Admission to the scheme opens tomorrow, with a 31 January deadline for first-round applications. HLF will make a decision on successful applicants in May.
Jenny Abramsky, chairwoman of HLF, said the programme aims to build organisational resilience within the sector.
“The Skills for the Future programme is a huge success story, which will have a lasting impact on the sector and the wider economy,” she added. “This special funding initiative – building on what has already been achieved since 2009 – is designed to address the shortage of skills and training opportunities and will provide hundreds more training places.”
Skills for the Future was launched in July 2009, and since then has awarded grants totalling £26.8m. This includes additional funding announced earlier this year for 43 existing Skills for the Future recipients, such as Tyne & Wear Archives & Museums and the Whitechapel Gallery in London.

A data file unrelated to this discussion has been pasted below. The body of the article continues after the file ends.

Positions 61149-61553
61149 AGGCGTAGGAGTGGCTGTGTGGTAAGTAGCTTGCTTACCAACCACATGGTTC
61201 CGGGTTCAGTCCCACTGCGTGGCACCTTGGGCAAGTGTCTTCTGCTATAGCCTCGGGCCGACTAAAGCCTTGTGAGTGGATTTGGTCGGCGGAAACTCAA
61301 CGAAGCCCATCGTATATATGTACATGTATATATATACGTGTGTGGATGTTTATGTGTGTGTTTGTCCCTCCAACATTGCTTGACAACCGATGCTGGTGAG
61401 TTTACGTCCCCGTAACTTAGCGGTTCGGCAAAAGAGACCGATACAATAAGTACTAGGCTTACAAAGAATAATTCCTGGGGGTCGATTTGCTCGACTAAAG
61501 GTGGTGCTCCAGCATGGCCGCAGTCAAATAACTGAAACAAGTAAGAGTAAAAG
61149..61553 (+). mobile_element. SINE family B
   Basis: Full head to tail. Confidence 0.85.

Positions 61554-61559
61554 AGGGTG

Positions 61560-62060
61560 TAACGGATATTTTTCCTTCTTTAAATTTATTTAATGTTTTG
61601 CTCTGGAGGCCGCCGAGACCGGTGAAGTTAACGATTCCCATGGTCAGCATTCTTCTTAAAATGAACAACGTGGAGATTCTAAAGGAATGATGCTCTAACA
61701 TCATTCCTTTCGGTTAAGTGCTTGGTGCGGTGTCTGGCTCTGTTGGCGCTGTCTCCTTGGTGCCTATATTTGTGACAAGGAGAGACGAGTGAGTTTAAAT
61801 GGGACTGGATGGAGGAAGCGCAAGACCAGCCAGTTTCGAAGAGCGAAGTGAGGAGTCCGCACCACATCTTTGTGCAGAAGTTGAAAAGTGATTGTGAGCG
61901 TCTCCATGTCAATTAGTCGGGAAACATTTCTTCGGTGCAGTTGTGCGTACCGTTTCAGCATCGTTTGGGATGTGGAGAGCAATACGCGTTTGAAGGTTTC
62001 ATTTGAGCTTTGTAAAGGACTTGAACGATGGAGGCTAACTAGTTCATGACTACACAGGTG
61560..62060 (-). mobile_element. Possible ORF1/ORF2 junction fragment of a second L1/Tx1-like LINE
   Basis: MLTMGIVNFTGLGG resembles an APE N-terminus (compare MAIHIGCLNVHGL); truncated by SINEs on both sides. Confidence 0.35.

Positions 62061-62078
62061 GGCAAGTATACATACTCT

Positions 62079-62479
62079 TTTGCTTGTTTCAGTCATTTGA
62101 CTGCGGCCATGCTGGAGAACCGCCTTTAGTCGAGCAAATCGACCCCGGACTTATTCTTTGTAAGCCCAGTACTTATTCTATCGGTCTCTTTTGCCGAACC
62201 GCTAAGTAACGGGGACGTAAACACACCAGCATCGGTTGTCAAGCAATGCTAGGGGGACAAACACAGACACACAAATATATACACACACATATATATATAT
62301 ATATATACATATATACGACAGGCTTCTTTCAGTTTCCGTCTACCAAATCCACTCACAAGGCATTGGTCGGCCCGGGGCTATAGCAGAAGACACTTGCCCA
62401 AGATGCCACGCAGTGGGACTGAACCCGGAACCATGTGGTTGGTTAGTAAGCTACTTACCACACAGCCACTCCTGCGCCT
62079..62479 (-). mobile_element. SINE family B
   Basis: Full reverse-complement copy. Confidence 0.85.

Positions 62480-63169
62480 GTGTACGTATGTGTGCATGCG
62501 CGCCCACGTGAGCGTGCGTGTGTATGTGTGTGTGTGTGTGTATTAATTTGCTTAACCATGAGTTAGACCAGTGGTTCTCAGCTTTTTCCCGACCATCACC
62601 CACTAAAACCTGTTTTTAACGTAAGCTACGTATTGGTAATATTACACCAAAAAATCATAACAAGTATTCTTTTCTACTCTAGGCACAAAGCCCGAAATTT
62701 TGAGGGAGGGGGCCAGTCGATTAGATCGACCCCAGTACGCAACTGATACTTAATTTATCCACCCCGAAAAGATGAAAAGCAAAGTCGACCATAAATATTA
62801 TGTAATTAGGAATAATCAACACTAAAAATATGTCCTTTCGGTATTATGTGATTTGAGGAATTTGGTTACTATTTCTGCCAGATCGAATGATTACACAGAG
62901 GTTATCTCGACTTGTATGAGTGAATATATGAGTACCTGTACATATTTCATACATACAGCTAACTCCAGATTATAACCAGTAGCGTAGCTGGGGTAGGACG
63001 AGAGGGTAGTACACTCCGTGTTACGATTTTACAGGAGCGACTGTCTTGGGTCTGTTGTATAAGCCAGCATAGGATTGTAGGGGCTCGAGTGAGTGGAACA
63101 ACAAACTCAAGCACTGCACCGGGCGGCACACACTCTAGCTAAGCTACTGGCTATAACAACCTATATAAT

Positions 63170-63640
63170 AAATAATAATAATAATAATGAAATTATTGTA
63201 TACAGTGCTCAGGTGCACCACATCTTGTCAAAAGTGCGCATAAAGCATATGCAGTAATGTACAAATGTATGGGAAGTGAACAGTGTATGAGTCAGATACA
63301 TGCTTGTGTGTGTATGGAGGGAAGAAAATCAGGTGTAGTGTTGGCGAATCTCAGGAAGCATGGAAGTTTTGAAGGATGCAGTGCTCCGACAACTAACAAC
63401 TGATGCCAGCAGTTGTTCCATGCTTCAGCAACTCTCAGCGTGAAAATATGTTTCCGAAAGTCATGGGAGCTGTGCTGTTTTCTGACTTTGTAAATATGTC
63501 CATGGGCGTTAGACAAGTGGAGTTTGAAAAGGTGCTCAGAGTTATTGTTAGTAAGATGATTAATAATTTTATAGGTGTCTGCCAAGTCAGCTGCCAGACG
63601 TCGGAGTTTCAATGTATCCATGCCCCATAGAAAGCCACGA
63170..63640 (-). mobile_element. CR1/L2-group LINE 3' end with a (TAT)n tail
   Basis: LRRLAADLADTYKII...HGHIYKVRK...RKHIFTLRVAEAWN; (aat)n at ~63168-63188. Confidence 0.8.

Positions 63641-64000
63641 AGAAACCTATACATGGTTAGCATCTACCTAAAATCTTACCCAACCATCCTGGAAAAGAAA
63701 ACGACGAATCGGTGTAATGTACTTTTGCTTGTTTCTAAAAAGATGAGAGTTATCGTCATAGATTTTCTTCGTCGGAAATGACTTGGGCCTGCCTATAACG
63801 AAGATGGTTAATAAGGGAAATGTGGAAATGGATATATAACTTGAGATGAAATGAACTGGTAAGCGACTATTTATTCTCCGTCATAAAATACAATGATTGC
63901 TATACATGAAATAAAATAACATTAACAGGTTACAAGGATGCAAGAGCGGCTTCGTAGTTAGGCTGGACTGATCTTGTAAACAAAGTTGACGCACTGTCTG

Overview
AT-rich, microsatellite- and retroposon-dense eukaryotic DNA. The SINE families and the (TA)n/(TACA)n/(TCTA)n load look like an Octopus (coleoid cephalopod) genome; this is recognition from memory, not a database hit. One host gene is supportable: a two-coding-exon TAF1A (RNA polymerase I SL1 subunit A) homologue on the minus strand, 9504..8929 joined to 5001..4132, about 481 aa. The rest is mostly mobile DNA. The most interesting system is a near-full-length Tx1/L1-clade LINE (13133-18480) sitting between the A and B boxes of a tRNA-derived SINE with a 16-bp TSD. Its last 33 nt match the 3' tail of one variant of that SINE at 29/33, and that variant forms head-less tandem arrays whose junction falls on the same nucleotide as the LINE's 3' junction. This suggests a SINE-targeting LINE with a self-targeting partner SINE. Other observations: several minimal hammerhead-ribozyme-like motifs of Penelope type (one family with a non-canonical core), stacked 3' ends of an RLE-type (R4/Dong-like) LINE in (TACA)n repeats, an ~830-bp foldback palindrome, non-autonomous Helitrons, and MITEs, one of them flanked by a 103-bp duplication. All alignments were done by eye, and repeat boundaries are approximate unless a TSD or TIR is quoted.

The programme supports work-based training in a wide range of skills that are needed to look after buildings, landscapes, habitats, species, and museum and archive collections, as well as equipping people to lead education and outreach programmes, manage volunteers or use digital technology.
Applicants are encouraged to build in supplementary training, such as developing business planning or marketing skills, to prepare trainees for the modern heritage economy.
Matthew Hancock, the minister for skills, welcomed the new funding: “Skills for the Future offers paid opportunities to people of all ages and backgrounds, and provides the double benefit of protecting and nurturing skills and attracting people who might not have previously considered a career in the heritage sector.”
HLF will be running pre-application workshops across the UK in November and December. More information and an online application pack can be found on the HLF website.